When Otway-Ruthven returned to Trinity as a lecturer in history in 1938, the position of women academics had scarcely improved since the first appointment of Constantia Maxwell in 1909. They were excluded from the Fellowship and from the Common Room. Otway-Ruthven deeply resented this discrimination: ‘We were paid less than men doing the equivalent work, and I have been told that this was right since, not being available for consultation in the Common Room, we were less useful to the College.‘ ‘Can you imagine it, Mr Provost,’ laughed A.A. Luce, professor of theology, at the thought of a woman fellow. ‘Mrs Quiverful, FTCD‘ (Fellow of Trinity College Dublin). Ancient institutions change slowly, as Otway-Ruthven was only too aware, and the struggle for equality was a long one. Women were eventually admitted to the Common Room in 1958, and in 1968 Otway-Ruthven was named one of the first women fellows.

Otway-Ruthven built up the Medieval History Department into one of the finest departments in the college. One of her most distinguished students, F.S.L. Lyons, who later became Provost of Trinity, recalled that ‘the first and most valuable lesson she taught us was that history was not a soft option…. However little we made of it at the time, [it] did give us the most valuable of all experiences—a sense of the past, a realization that the past has its own immediacy, its own contemporaneity.’ Another medievalist, James Lydon, who later became a colleague of Otway-Ruthven at Trinity, has left a vivid view of her. ‘She gave the impression of being very cold and aloof. She was a very tall woman and spoke in a terrifying deep voice. But once you got to know her, there was a very different person altogether. As a historian, working through record evidence she was just unbeatable. Her contribution to Irish history at that level will never be surpassed.‘ Lydon also noted her kindness to students who were in difficulties. In her later years, she was active in the affairs of the Irish Federation of University Teachers.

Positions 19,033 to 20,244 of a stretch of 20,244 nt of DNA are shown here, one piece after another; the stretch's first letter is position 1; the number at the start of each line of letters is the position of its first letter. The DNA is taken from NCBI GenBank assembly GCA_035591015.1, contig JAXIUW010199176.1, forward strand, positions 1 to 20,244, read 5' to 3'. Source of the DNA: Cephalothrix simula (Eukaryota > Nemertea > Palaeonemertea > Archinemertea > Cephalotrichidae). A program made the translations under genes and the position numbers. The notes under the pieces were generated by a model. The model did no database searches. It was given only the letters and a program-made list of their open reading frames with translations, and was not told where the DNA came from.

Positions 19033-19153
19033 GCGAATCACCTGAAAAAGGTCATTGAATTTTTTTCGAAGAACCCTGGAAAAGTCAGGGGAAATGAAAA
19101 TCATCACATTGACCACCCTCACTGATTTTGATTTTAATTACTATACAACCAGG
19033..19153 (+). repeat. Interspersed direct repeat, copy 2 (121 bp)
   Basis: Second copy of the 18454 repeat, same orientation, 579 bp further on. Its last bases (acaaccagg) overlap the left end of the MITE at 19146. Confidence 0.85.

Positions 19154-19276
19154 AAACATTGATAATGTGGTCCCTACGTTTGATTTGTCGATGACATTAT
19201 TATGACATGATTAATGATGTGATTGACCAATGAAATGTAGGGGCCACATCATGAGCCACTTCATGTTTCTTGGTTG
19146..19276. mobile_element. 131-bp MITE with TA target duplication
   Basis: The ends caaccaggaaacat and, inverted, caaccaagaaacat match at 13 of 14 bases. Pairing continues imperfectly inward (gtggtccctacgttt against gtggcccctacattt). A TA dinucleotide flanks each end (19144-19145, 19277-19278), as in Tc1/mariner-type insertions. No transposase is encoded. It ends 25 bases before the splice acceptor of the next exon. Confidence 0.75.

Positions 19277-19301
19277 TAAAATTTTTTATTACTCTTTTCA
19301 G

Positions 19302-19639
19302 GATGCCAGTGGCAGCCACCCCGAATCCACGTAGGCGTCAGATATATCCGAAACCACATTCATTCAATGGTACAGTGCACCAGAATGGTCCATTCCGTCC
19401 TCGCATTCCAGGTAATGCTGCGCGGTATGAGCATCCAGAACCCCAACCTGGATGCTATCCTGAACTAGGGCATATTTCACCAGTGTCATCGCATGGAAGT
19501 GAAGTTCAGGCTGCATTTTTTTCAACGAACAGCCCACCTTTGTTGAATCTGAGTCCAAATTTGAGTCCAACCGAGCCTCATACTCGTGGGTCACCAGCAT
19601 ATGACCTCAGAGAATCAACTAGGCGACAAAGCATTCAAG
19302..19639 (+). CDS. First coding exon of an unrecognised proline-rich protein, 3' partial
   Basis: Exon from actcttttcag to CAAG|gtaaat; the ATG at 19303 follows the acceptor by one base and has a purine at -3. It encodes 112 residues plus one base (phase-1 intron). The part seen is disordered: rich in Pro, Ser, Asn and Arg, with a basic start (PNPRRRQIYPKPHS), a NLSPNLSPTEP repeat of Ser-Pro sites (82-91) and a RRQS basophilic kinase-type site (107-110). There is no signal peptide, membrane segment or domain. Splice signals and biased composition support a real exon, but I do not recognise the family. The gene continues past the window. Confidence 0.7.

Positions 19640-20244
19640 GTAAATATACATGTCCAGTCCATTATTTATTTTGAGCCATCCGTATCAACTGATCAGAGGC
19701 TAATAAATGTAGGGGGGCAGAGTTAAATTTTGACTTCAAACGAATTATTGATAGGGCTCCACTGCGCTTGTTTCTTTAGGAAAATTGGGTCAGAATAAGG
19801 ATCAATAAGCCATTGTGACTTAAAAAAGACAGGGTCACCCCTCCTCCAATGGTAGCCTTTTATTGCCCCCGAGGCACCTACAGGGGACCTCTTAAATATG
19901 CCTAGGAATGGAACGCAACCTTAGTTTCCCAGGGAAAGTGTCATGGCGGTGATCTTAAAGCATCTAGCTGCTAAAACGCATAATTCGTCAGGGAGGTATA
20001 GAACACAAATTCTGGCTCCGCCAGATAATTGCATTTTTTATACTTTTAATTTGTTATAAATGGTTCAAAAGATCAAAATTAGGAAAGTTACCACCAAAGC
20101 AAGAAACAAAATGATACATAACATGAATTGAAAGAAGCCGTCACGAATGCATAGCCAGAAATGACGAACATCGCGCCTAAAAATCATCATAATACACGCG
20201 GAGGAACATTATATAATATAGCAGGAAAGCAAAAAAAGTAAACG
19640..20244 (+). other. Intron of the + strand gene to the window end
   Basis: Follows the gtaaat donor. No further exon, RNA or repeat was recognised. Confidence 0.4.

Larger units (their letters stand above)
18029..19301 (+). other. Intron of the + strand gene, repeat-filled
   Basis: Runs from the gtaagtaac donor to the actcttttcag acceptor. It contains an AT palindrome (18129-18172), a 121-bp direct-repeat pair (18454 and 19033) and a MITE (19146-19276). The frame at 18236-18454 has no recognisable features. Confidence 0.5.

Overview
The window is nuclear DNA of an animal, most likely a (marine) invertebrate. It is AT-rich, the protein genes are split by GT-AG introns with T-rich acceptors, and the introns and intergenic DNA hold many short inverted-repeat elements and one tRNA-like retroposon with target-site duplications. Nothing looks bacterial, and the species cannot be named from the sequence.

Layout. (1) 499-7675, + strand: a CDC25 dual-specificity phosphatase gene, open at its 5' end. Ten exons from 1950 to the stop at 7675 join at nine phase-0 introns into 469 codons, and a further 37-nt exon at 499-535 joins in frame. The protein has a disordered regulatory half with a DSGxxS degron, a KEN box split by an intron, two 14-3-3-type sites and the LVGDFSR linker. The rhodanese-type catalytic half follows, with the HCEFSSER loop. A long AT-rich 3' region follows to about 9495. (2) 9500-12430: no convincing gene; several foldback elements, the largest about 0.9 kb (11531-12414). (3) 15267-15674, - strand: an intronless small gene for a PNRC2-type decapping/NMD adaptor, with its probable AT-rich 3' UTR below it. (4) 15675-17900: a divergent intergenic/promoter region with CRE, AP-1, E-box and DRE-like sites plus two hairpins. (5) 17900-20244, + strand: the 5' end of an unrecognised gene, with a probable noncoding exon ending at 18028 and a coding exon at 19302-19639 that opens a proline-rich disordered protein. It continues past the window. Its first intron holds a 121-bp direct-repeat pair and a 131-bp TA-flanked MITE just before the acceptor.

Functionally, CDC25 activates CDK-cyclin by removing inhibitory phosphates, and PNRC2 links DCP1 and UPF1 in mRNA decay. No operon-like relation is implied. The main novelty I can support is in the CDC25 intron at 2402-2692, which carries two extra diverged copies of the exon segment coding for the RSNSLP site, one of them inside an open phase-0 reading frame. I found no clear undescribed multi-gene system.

(Creative Commons)

The main focus of Otway-Ruthven’s historical research was the exploration of the impact of the 12th-century Norman conquest of Ireland. However, with the eradication of so many priceless medieval records following the destruction of the Four Courts in the Irish civil war in 1922, the task was often daunting. Otway-Ruthven was determined to fill the gap and to reconstruct as much as possible of Ireland’s medieval sources. She published extensively in a number of scholarly journals. In the foreword to her History of Medieval History (1968), which was the culmination of decades of research, Otway-Ruthven averred that it was ‘no more than an interim report‘ and that ‘there is still an infinity of work to be done.‘ By the time she retired in 1980, she had become one of the legendary figures in Trinity and, indeed, Dublin. Her retirement gave her more time to devote to her interest in alpine plants. She died in March 1989, just a few months short of her 80th birthday.

Lydon, James. ‘Professor J.A. Otway-Ruthven,’ in Trinity Trust News, Vol. 5, no. 2, Dublin, 1980.
——. ‘Interview’ in History Ireland. Vol. 3, no. 1, Dublin, 1995.
Lyons, F.S.L. Foreword to England and Ireland in the Later Middle Ages: Essays in Honor of Jocelyn Otway-Ruthven, Ed. by James Lydon. Dublin: Irish Academic Press, 1981.
Otway-Ruthven, J.A. ‘Women in College 1927–77’ in Trinity Trust News, Vol. 2, no 2, Dublin, 1977.

Deirdre McMahon , sometime lecturer in history at Mary Immaculate College, University of Limerick, Limerick, Ireland.
Published with the kind permission of the author.

This first ‘brief life’ is about one of my teachers back in the 1960s. I even remember Professor Otway-Ruthven mentioning her connection with Roger Casement in class. Bill B., one of my roommates, named his cat after the Professor.

Trevor McClaughlin is a member of the editorial team of Tinteán.